[38] John Bradley, "Hamas chief's killing may unify militants; It has brought rival groups closer together and hardened their resolve to wreak havoc in Israel," The Straits Times, March 26, 2004; National Consortium for the Study of Terrorism and Responses to Terrorism (START). (2013). Global Terrorism Database [Data file]. Retrieved from http://www.start.umd.edu/gtd; Patrick Cockburn, "Leader of 'Achille Lauro' hijack turns to the ballot-box," The Independent (London), May 27, 1998.

[39] "3 Palestinians killed in Israeli air strikes," Daily Times, March 12, 2012; "Audacious raid that led to the abduction of young soldier,"  Sydney Morning Herald, October 13, 2011; "Palestinian group chief interviewed on formation of political wing," BBC Monitoring Middle East – Political, September 5, 2007.

[40] National Counterterrorism Center. 2014. “Hamas.” Terrorist Groups. http://www.nctc.gov/site/groups/hamas.html; Laub, Zachary. 2014. “Hamas.” CFR Backgrounders. Council on Foreign Relations. August 1. http://www.cfr.org/israel/hamas/p8968.

[41] Zuhur, Sherifa D. 2008. Hamas and Israel: Conflicting Strategies of Group-Based Politics. Carlisle, PA: Strategic Studies Institute. http://www.strategicstudiesinstitute.army.mil/pubs/display.cfm?pubID=894.

[42] Cordesman, Anthony H. “The ‘Gaza War’ A Strategic Analysis”, Center for Strategic & International Studies, 2 February 2009, http://csis.org/files/media/csis/pubs/090202_gaza_war.pdf.

[43] Zanotti, Jim. 2010. Hamas: Background and Issues for Congress. CRS Report for Congress R41514. Washington, DC: Congressional Research Service. http://fas.org/sgp/crs/mideast/R41514.pdf.

[44] Zuhur, Sherifa D. 2008. Hamas and Israel: Conflicting Strategies of Group-Based Politics. Carlisle, PA: Strategic Studies Institute. http://www.strategicstudiesinstitute.army.mil/pubs/display.cfm?pubID=894.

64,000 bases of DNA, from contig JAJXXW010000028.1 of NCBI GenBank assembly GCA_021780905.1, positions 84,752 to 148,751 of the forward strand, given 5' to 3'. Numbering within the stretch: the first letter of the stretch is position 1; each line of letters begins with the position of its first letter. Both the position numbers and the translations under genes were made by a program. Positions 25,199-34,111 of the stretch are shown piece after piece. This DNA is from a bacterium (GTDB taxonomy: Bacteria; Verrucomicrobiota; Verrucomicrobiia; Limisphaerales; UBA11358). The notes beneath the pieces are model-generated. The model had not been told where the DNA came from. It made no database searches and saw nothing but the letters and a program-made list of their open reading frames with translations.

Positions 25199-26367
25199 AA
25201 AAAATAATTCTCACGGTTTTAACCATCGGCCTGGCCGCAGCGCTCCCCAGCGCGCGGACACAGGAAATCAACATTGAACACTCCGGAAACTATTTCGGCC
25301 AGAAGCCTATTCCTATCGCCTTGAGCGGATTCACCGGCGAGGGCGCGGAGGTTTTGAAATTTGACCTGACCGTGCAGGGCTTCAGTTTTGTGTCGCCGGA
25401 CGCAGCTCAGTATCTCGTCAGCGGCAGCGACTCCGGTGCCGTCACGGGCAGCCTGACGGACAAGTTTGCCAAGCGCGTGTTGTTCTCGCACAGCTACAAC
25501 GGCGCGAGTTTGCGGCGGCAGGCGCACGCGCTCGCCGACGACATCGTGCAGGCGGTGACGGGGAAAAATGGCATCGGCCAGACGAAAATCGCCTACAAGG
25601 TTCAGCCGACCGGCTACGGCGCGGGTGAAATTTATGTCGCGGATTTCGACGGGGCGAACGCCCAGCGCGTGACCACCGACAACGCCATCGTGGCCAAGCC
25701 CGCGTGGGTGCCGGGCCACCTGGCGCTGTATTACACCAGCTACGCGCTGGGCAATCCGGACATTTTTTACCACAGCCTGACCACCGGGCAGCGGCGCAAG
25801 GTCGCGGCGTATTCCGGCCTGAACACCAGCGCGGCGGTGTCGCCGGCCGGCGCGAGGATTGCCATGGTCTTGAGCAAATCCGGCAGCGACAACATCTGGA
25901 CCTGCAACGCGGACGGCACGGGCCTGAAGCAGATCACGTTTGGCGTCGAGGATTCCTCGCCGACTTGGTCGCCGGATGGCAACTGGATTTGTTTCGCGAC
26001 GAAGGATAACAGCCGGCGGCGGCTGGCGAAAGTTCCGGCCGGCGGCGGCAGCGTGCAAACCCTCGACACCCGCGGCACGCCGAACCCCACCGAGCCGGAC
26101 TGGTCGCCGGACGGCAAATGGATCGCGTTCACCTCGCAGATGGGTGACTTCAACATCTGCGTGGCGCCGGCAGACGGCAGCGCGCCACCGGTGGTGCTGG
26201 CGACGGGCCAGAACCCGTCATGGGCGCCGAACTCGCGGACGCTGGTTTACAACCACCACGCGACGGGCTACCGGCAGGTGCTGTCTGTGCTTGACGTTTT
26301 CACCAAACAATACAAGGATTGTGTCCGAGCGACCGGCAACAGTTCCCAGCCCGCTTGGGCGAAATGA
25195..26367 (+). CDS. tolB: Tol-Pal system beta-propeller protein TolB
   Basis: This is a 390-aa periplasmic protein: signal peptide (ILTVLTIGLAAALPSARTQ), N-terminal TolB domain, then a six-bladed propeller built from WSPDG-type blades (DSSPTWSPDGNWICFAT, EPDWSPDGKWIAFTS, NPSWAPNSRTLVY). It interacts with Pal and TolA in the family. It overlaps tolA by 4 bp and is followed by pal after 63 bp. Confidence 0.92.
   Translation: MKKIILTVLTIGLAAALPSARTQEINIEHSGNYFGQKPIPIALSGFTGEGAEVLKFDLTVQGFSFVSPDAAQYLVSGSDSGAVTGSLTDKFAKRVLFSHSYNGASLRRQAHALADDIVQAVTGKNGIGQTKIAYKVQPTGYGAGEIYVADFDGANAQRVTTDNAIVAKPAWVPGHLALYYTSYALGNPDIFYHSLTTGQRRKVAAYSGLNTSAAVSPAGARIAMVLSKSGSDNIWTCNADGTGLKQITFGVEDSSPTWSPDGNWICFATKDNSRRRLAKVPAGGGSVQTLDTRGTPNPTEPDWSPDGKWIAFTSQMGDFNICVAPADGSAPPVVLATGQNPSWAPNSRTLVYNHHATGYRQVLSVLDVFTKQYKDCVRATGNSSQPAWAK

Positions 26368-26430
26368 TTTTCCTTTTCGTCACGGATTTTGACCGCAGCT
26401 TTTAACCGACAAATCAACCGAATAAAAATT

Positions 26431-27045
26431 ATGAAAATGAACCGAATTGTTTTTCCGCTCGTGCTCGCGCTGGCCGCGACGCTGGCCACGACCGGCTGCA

[45] Zuhur, Sherifa D. 2008. Hamas and Israel: Conflicting Strategies of Group-Based Politics. Carlisle, PA: Strategic Studies Institute. http://www.strategicstudiesinstitute.army.mil/pubs/display.cfm?pubID=894.

[46] Danin, Robert M. 2014. “The Fatah-Hamas Gaza Palestinian Unity Agreement.” Middle East Matters. April 23. http://blogs.cfr.org/danin/2014/04/23/the-fatah-hamas-gaza-palestinian-unity-agreement/.

[47] Matthew Levitt, "Hamas and Islamic Jihad Clash over 'Media Jihad'" Jane's Homeland and Secuirty Monitor. February 2005; "Analysis: Who will come out on top?" The Guardian. January 3, 2009; Michael Binyon, "It's no coincidence that blast follows Iran's threat." The Times. April 18, 2006.

[48] US Department of State. 2013. Country Reports on Terrorism 2012. Washington, DC: US Department of State. http://www.state.gov/j/ct/rls/crt/2012/index.htm.

[49] US Department of State. 2013. Country Reports on Terrorism 2012. Washington, DC: US Department of State. http://www.state.gov/j/ct/rls/crt/2012/index.htm.

[50] National Counterterrorism Center. 2014. “Hamas.” Terrorist Groups. http://www.nctc.gov/site/groups/hamas.html.

[51] National Counterterrorism Center. 2014. “Hamas.” Terrorist Groups. http://www.nctc.gov/site/groups/hamas.html.

[52] US Department of State. 2013. Country Reports on Terrorism 2012. Washington, DC: US Department of State. http://www.state.gov/j/ct/rls/crt/2012/index.htm.

[53] US Department of State. 2013. Country Reports on Terrorism 2012. Washington, DC: US Department of State. http://www.state.gov/j/ct/rls/crt/2012/index.htm.

[54] US Department of State. 2013. Country Reports on Terrorism 2012. Washington, DC: US Department of State. http://www.state.gov/j/ct/rls/crt/2012/index.htm.

[55] Public Safety Canada. 2014. “Currently Listed Entities.” Listed Terrorist Entities. March 4. http://www.publicsafety.gc.ca/cnt/ntnl-scrt/cntr-trrrsm/lstd-ntts/crrnt-lstd-ntts-eng.aspx.

[56] Attorney-General, Australia. 2013. “Hamas’s Izz Al-Din Al-Qassam Brigades.” Australian National Security. September 18. http://www.nationalsecurity.gov.au/Listedterroristorganisations/Pages/HamassIzzal-Dinal-QassamBrigades.aspx.

[57] Attorney-General, Australia. 2013. “Hamas’s Izz Al-Din Al-Qassam Brigades.” Australian National Security. September 18. http://www.nationalsecurity.gov.au/Listedterroristorganisations/Pages/HamassIzzal-Dinal-QassamBrigades.aspx.